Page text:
Numbers don't tell the whole story
A Time magazine article has been circulating. To explain the modern dating crisis, Jon Birger wrote a book and then an article for Time magazine to promote that book. The lengthy article like his book concludes on observations of two religious communities: Latter-day Saints and Jews.
His main conclusion? Many ladies are single simply because the numbers are stacked against them. According to Birger, demographics is the real problem.
Some LDS singles will instantly believe Birger. “Yeah,” they’ll say, “it’s not my fault. There just aren’t enough guys to go around.”
I have a different perspective, mostly because what Birger describes doesn’t match my experience of being single for the past 20 years. Birger has laced his argument with faulty assumptions and erroneous logic.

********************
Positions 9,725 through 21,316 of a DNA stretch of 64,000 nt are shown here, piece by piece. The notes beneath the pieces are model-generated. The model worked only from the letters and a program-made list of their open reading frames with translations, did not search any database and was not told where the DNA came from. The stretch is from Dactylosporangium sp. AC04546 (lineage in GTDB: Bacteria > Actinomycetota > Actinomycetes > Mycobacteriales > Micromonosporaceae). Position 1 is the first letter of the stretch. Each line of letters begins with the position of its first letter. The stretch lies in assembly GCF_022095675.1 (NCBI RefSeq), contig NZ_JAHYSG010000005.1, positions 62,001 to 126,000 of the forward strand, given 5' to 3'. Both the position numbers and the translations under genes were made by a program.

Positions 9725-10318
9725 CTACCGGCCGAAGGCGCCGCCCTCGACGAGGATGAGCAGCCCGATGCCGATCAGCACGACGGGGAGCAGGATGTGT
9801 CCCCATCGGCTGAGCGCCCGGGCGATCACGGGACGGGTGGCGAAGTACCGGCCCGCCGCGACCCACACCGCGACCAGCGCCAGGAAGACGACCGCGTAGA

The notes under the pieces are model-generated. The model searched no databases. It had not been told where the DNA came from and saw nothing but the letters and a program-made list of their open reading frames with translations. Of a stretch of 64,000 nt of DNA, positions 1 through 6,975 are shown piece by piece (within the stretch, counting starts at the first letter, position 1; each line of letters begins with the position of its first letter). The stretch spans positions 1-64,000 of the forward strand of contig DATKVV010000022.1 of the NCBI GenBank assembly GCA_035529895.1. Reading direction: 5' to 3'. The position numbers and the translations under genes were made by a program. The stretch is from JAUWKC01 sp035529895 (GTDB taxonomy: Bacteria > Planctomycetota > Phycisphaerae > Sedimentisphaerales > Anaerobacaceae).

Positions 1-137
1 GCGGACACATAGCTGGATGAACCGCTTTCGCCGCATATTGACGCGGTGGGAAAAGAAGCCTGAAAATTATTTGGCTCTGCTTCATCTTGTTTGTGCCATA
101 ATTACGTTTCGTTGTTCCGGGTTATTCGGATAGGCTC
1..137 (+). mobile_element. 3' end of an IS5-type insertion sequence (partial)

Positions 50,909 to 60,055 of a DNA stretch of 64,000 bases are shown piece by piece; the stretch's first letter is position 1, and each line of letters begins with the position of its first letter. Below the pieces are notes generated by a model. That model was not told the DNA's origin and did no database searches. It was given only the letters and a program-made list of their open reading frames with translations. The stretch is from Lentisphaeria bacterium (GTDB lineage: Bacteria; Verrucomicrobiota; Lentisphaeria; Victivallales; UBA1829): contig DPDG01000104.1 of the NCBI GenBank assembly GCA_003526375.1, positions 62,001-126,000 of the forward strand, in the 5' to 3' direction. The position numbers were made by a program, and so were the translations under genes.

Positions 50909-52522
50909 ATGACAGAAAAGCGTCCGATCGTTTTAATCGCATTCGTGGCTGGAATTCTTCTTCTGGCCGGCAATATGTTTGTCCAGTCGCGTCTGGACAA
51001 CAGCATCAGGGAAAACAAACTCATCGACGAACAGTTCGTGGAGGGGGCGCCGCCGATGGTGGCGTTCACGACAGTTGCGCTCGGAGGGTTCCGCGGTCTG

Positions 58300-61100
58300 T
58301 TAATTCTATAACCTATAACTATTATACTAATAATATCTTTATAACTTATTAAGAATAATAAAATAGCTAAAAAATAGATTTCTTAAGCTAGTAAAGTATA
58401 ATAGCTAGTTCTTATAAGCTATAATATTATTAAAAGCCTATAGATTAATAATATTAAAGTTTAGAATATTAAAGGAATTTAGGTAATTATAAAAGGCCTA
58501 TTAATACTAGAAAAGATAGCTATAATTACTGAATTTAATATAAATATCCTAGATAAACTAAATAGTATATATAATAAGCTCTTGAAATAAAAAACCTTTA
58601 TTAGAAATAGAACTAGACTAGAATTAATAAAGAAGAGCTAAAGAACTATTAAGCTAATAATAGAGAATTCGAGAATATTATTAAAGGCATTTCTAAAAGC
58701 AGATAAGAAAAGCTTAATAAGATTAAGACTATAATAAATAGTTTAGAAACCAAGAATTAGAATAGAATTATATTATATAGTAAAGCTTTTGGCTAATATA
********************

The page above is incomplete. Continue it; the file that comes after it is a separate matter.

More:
Your probability of success can increase
Let's start here:
At first glance, the state of Utah—60 percent Mormon and home of the LDS church—looks like the wrong place to study what I like to call the man deficit. Like several other western states, Utah actually has more men than women. Utah’s ratio of men to women across all age groups is the fifth highest in the nation. But lurking beneath the Census data is a demographic anomaly that makes Utah a textbook example of how shifting gender ratios alter behavior. The LDS church actually has one of the most lopsided gender ratios of any religion in the United States.
Seriously? That assumes the ladies will always say yes. I haven’t been single for 20 years because they always said yes.
The sex ratio is especially lopsided among Mormon singles. Many individual LDS churches—known as “wards”—are organized by marital status, with families attending different Sunday services from single people. Parley’s Seventh, one of Salt Lake City’s singles wards, had 429 women on its rolls in 2013 versus only 264 men, according to an article in the Salt Lake Tribune newspaper.
Again, not entirely true. At 37, you probably won’t have six biological kids, but you could still have some. The rest could come by adoption or marrying someone who already has them.